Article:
Tweeting with a Human

The internet has brought a lot of people a lot closer together.  The rise of blogging, vlogging, YouTube and other internet platforms have thrown a lot of interesting people into the lime light.

The personalized medium makes many people feel like they know these pseudo-celebrities on a more intimate level than they do.  Even when these people haven’t even met these celebrities.  I feel this way myself!

I am an avid Game Grumps fan.  I feel like I know who those people are.  They present themselves in a very candid, personal way.  I’ve heard many of their stories and life events.  I know a lot about these people who I’ve never even laid eyes on.

The thing is if I ever met them it wouldn’t be appropriate for me to approach them in a candid, personal way.  I interact with these people online presence everyday, and its really easy to forget that they don’t know me like I feel like I know them.

I personally wouldn’t accost one of these internet celebrities.  They don’t know me, and even though I feel personally connected to them, I’m not.  They probably aren’t ever going to be a friend of mine.  I’m a stranger.  They have millions of these people who feel close to them, and they can’t possibly have serious friendships with most of these people.  I’m sure they’d love to try, but they aren’t timeless gods.

Its been mentioned a lot by these people how hard it is sometimes to deal with people who want to make them a fixture in their life.  Markiplier mentioned once that he actually had to move because some of his fans found his apartment and bothered him at odd times.  The Game Grumps get stopped at the most banal of places.  They talk about how sometimes its very exhausting to try and maintain a good face after the bazillionth fan has said hello, wanted a photo or autograph.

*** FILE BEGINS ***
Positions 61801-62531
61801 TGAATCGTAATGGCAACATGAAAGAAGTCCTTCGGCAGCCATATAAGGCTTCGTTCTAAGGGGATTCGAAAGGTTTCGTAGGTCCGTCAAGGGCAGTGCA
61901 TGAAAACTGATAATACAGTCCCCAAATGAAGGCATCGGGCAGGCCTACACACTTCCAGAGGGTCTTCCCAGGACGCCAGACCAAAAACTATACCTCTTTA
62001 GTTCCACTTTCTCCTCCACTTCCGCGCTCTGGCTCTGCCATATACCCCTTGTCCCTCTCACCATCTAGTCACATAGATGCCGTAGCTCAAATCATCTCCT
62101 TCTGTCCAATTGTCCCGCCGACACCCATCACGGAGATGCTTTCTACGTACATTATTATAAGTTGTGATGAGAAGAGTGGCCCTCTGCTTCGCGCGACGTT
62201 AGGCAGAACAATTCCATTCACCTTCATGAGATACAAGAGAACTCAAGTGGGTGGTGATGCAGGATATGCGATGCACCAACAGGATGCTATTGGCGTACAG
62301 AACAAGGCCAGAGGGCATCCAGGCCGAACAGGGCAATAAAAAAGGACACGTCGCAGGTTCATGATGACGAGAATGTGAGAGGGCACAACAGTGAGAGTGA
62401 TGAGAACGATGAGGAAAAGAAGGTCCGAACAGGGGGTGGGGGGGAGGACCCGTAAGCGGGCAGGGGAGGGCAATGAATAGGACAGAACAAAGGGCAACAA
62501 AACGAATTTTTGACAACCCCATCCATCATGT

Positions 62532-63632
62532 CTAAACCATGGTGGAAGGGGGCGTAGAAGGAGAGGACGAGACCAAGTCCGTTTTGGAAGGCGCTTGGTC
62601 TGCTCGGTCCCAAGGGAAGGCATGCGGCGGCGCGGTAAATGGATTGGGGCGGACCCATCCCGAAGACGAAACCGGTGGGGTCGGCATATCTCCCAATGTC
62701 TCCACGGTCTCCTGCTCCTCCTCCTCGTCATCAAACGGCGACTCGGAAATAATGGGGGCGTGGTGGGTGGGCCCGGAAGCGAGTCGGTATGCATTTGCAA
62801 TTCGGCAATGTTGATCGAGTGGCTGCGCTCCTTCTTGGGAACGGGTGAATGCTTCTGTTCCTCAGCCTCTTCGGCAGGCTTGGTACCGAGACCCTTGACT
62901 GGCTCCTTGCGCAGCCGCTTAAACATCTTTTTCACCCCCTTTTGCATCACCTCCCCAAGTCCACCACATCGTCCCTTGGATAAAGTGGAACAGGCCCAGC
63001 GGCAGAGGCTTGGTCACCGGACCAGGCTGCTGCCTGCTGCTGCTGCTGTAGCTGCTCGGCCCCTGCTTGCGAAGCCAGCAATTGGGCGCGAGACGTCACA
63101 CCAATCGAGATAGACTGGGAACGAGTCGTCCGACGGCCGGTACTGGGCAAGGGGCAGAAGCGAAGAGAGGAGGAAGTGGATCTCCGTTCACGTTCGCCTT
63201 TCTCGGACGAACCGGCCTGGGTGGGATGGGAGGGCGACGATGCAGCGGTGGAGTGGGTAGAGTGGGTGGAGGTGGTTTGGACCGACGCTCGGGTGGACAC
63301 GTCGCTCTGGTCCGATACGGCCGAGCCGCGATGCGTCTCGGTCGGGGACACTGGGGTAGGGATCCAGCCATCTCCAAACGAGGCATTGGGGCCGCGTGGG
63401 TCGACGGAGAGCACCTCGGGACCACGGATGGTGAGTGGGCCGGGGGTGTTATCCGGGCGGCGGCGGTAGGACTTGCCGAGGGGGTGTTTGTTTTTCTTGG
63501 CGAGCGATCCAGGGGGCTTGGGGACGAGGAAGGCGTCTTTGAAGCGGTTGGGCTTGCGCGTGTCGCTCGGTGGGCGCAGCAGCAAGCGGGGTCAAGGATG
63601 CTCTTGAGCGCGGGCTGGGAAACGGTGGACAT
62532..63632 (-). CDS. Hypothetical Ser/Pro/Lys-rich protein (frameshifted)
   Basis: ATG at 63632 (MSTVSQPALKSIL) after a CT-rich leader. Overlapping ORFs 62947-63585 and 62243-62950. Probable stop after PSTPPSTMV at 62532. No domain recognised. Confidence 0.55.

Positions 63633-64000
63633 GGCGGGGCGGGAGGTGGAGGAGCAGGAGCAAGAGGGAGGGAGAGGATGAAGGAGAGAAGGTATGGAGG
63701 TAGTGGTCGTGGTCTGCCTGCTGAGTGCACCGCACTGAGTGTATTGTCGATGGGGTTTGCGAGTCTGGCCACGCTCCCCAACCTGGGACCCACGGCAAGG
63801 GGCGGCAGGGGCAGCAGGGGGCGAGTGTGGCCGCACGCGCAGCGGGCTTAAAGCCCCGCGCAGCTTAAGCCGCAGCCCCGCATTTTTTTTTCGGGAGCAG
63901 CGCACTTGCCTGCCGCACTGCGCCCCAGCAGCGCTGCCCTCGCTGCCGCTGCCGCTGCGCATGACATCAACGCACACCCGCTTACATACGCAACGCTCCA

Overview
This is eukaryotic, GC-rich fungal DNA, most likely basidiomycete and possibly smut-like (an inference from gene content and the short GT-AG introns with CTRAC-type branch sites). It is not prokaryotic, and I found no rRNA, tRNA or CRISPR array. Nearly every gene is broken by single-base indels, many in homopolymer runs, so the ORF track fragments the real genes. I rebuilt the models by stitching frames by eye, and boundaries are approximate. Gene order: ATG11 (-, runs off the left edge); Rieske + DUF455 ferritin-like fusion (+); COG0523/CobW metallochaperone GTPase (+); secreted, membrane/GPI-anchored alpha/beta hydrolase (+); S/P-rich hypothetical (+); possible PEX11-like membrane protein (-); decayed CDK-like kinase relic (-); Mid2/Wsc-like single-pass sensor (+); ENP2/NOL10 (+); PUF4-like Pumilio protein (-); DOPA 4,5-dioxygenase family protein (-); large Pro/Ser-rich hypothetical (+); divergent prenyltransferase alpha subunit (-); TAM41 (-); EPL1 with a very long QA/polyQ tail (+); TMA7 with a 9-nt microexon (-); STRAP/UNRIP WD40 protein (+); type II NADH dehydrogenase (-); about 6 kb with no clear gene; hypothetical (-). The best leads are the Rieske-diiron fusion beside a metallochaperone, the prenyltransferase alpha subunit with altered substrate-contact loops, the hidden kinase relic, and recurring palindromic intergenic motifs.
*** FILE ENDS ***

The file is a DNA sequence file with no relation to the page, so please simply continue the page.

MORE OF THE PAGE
I’m reading a series by one of my favorite authors Django Wexler.  His books have a feel to them that I can’t find elsewhere.  The lore is deep, the world is complex, and his characters feel real.  I get excited about this stuff, and it makes me interested in the person who crafted this world.

I tweeted at him one day.  I don’t remember exactly what it was, but he favorited the tweet.  Its kind of exciting!  Someone you only know in the abstract, identifiable by his famous persona, acknowledged your existence.

The craziest part is the fact that the next time he straight up tweeted back at me.  I tweet at him on a semi-regular basis.  Most of the time I’m quipping at something he says or is doing.  He tweets back at me occasionally.  I have had entire brief conversations with him via twitter, and it makes me feel cool.

The thing is he isn’t trying to live up to some personality I’ve assigned him.  He’s just a man who writes books I love.  He plays games like I do, and has a handful of similar interests.  We are able to connect across these distances and converse about very human things.  That idea right there is what I think many people don’t consider when they see or meet a celebrity.  They are only human.  And I think we as a people would do to remember that at their core, all people are just… people.

I actually got to meet Django recently at Powell’s for a book signing.  He graciously signed all of my original hard covers and he gave me some totally sweet metal engraved book marks.  I introduced myself to him as Daniel, and that I tweet at him too much.

He recognized my twitter handle.  Should I be honored, or embarrassed?  Ha!



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